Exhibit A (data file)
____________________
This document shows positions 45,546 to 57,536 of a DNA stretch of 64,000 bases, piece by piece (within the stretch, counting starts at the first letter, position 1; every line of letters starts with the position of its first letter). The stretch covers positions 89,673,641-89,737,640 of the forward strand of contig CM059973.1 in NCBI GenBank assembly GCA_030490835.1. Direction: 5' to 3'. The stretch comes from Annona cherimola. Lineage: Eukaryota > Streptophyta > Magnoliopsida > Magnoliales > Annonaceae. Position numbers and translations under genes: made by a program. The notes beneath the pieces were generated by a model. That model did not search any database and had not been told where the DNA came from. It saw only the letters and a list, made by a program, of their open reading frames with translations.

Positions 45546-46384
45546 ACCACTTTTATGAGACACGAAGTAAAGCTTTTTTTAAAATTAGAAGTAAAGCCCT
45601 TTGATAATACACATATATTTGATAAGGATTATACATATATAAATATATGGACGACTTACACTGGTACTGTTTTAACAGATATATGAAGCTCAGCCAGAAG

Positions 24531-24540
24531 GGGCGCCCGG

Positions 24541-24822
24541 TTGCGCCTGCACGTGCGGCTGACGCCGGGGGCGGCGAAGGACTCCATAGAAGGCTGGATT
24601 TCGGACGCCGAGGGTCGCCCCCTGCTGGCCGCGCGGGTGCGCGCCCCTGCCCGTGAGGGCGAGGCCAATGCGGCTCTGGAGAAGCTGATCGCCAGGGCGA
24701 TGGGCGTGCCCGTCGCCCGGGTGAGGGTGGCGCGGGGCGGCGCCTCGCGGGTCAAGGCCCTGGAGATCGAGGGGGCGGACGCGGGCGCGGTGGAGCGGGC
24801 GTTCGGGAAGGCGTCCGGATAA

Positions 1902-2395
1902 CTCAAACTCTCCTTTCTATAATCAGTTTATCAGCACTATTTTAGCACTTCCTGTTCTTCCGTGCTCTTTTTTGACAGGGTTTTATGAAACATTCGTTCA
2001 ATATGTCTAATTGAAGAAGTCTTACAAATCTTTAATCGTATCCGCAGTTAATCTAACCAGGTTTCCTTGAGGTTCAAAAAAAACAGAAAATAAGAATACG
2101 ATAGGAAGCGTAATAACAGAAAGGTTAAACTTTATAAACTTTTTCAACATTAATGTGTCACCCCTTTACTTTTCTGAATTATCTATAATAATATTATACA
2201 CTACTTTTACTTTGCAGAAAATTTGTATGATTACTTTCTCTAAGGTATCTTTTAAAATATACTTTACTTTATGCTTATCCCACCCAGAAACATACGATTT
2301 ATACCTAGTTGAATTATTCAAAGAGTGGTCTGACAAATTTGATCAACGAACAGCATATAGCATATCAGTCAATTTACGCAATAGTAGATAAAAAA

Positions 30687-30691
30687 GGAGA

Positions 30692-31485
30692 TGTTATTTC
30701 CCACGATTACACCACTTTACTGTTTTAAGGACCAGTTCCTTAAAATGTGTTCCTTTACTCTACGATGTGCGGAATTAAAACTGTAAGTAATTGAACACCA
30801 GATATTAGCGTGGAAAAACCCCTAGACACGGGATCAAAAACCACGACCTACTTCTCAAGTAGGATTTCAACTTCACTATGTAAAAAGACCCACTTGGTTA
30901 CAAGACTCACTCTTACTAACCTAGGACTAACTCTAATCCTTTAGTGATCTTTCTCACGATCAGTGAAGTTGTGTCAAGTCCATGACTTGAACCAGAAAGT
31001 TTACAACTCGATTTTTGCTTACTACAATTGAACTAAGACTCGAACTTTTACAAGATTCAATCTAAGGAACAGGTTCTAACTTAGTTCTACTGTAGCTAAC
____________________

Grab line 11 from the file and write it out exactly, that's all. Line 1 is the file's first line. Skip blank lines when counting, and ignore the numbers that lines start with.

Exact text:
24801 GTTCGGGAAGGCGTCCGGATAA